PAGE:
|Scientific Name:||Delphinapterus leucas|
|Species Authority:||(Pallas, 1776)|
|Infra-specific Taxa Assessed:|
|Taxonomic Notes:||Specimens that appear to be hybrids between Narwhals and Belugas have been described from nature (Heide-Jørgensen and Reeves 1993). An alternative common name is White Whale.|
|Red List Category & Criteria:||Near Threatened ver 3.1|
|Assessor/s:||Jefferson, T.A., Karkzmarski, L., Laidre, K., O’Corry-Crowe, G., Reeves, R., Rojas-Bracho, L., Secchi, E., Slooten, E., Smith, B.D., Wang, J.Y. & Zhou, K.|
|Reviewer/s:||Brownell Jr., R.L. & Cooke, J.|
At the global level the species does not qualify for a threatened status under any of the criteria although there is substantial uncertainty about numbers and trends for at least some large parts of the range, especially in the Russian Arctic. Given that uncertainty, and the fact that cessation of national and international, taxon-specific conservation programs that currently monitor and manage hunting could result in the Beluga’s qualifying for threatened status (under criterion A3) within five years, the species should be listed as Near Threatened. The Beluga whale is unquestionably a conservation-dependent species.
The species was assessed previously (1996) as Vulnerable (VU A1abd). The main reason for the change to Near Threatened is that the decline criterion for Vulnerable is not met for some of the largest subpopulations, and they have a disproportionate effect on the assessment of the species as a whole. Also, estimates of current population size for several of the larger stocks are substantially higher than previous estimates (due to better survey methods and not necessarily because of increases in numbers).
Across the global range of Belugas, subpopulations are subject to differing levels of threat and warrant individual assessment. Some subpopulations clearly qualify for threatened status and only one of these – the Cook Inlet subpopulation – has been assessed thus far (as CR) (Lowry et al. 2006). Those other potentially threatened subpopulations (e.g. West Greenland, eastern Hudson Bay, St. Lawrence River, Ungava Bay) that are well-defined and well-studied should be assessed separately as soon as feasible.
|Range Description:||Beluga whales are distributed in high latitudes of the Northern Hemisphere from the west coast of Greenland westwards to Svalbard (Stewart and Stewart 1989; O'Corry-Crowe 2002). Records from the Sea of Japan and Baltic Sea are considered extralimital, but resident populations occur in cold temperate latitudes in Cook Inlet (Alaska, US) and the St. Lawrence River system (Canada). Satellite telemetry, genetic studies, and organochlorine analyses show belugas have strong matrilineally driven seasonal site fidelity to fjords and estuaries for summering and they migrate to separate wintering grounds (O’Corry-Crowe et al. 1997, Richard et al. 2001, de March et al. 2002, Innes et al. 2002, O’Corry-Crowe et al. 2002, Palsbøll et al. 2002).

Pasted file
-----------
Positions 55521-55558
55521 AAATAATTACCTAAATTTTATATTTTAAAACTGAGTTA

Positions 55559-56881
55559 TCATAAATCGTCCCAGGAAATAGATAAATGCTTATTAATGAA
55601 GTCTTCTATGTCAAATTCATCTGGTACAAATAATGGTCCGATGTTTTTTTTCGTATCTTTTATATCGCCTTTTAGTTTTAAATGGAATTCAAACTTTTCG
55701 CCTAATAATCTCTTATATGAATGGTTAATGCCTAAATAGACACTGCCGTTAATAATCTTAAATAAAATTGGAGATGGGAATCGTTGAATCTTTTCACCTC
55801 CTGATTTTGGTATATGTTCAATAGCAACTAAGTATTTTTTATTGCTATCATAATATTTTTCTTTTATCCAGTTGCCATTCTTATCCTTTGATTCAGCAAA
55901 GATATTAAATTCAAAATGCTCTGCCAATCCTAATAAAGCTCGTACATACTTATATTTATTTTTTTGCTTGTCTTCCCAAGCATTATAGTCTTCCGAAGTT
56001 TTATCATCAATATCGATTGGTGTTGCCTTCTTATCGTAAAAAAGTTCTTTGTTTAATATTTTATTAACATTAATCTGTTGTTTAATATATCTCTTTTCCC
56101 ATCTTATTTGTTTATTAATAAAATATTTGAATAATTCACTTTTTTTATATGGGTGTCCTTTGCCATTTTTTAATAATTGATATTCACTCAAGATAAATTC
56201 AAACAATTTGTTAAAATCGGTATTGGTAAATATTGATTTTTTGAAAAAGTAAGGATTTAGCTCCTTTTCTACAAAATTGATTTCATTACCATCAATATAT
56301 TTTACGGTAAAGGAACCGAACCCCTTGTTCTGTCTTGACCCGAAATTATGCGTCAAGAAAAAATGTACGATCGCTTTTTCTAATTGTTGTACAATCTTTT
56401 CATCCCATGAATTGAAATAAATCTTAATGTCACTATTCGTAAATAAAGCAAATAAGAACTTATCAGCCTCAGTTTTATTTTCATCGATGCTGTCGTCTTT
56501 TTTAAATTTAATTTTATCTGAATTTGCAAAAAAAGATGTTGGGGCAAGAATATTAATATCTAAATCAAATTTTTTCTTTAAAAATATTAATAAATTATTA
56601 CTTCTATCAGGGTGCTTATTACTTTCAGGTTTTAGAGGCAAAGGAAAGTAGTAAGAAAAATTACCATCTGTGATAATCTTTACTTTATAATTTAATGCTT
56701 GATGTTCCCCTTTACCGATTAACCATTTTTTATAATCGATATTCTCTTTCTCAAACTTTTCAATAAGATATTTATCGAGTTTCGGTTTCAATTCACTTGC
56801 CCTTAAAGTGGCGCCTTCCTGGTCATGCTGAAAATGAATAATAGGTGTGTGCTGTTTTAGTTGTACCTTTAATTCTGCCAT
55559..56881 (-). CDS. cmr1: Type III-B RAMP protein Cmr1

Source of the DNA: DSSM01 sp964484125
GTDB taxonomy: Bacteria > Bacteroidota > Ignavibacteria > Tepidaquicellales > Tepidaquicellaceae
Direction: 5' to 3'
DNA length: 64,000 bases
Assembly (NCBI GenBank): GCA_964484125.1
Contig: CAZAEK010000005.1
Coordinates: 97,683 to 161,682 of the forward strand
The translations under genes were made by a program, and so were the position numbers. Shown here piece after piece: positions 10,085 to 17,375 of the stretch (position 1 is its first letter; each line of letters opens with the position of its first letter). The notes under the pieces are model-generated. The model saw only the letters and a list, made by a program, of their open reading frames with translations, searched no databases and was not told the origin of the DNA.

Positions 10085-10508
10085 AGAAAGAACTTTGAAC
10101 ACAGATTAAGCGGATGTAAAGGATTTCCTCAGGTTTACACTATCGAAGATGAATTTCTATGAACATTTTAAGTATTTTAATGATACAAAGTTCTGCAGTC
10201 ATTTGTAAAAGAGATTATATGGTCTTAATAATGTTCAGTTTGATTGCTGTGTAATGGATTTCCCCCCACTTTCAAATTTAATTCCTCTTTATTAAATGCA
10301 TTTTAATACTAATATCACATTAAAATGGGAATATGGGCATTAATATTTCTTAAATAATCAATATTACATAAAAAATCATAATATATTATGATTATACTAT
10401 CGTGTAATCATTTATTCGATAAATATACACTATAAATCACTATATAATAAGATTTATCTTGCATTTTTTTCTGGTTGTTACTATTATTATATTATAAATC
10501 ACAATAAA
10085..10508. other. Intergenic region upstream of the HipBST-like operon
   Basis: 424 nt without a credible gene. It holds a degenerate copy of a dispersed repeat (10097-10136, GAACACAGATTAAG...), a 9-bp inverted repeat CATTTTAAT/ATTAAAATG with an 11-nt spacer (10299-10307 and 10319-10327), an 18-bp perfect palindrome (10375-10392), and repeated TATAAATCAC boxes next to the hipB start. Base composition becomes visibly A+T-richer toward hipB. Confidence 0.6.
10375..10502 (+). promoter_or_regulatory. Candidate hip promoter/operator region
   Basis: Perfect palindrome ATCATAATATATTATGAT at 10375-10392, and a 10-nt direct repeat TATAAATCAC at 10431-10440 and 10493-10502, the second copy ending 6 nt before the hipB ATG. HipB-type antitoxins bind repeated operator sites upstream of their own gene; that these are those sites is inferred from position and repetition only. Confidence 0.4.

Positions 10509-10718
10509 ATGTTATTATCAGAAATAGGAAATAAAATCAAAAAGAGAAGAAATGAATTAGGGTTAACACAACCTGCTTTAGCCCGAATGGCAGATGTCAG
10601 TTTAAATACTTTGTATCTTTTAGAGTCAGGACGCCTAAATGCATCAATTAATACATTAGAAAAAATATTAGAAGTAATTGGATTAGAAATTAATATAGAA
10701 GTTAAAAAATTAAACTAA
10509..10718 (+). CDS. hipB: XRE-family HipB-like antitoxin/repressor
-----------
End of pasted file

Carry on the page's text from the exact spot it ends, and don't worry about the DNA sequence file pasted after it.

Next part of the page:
The map shows where the species may occur based on oceanography. The species has not been recorded for all the states within the hypothetical range as shown on the map. States for which confirmed records of the species exist are included in the list of native range states.
Native:Canada; Greenland; Russian Federation; Svalbard and Jan Mayen; United States
Vagrant:Belgium; Denmark; Faroe Islands; France; Germany; Iceland; Ireland; Japan; Netherlands; Norway; Sweden; United Kingdom
|FAO Marine Fishing Areas:||
Arctic Sea; Atlantic – northeast; Atlantic – northwest; Pacific – northeast; Pacific – northwest
|Range Map:||Click here to open the map viewer and explore range.|
The global population consists of numerous subpopulations with varying degrees of differentiation (hereafter the terms subpopulation and stock are used interchangeably). The International Whaling Commission’s Scientific Committee (IWC 2000) organized information on belugas on the basis of 29 provisional management stocks. Some of the stock boundaries overlap spatially and seasonally, complicating assessment. Many of the subpopulations or stocks maintain distinct or contiguous geographical ranges during the summer months but mix during the spring and autumn migrations and share common wintering quarters. While good abundance estimates are available for some Beluga subpopulations/stocks, the sizes of others are virtually unknown. Total numbers worldwide are well above 150,000 animals, with many portions of the range unsurveyed. The following estimates for subpopulations/stocks or regions range from relatively precise abundance estimates to rough approximations of numbers in the late 1990s or early 2000s:
Cook Inlet: The number of Beluga whales in Cook Inlet is estimated from counts by aerial observers and aerial video group counts (Hobbs et al. 2000b; Lowry et al. 2006). The most recent published estimate at the time of the present assessment (May 2008) was 302 (CV=0.16) in 2006 (Angliss and Outlaw 2007). In addition, the National Marine Fisheries Service had indicated via a web posting that the point estimate from the 2007 aerial survey was 375.
Bristol Bay: Most recently (1994), the number of Beluga whales in Bristol Bay was estimated at 1,555 (Lowry and Frost 1999). This estimate was based on a maximum count of 503 animals, which was corrected using radio-telemetry data for the proportion of animals that were diving (Lowry and Frost 1999) and for the proportion of newborns and yearlings not observed due to their small size and colouration. Surveys in 1999 and 2000 resulted in maximum counts of 690 and 531, which can be extrapolated to population estimates of 2,133 and 1,642, respectively (L. Lowry, University of Alaska Fairbanks pers. comm. to K. Laidre, 1/07).
Eastern Bering Sea: Aerial surveys of Norton Sound, the summering site for the eastern Bering Sea stock, were conducted in 2000. Preliminary analyses produced an uncorrected estimate of 5,868 animals; when corrected for animals not visible at the surface and for newborn and yearling animals not observed due to their small size and dark coloration, the estimated population size for Norton Sound is 18,142 (CV=0.24) (R. Hobbs, AFSC-NMML pers. comm. 01/07; Angliss and Outlaw 2005).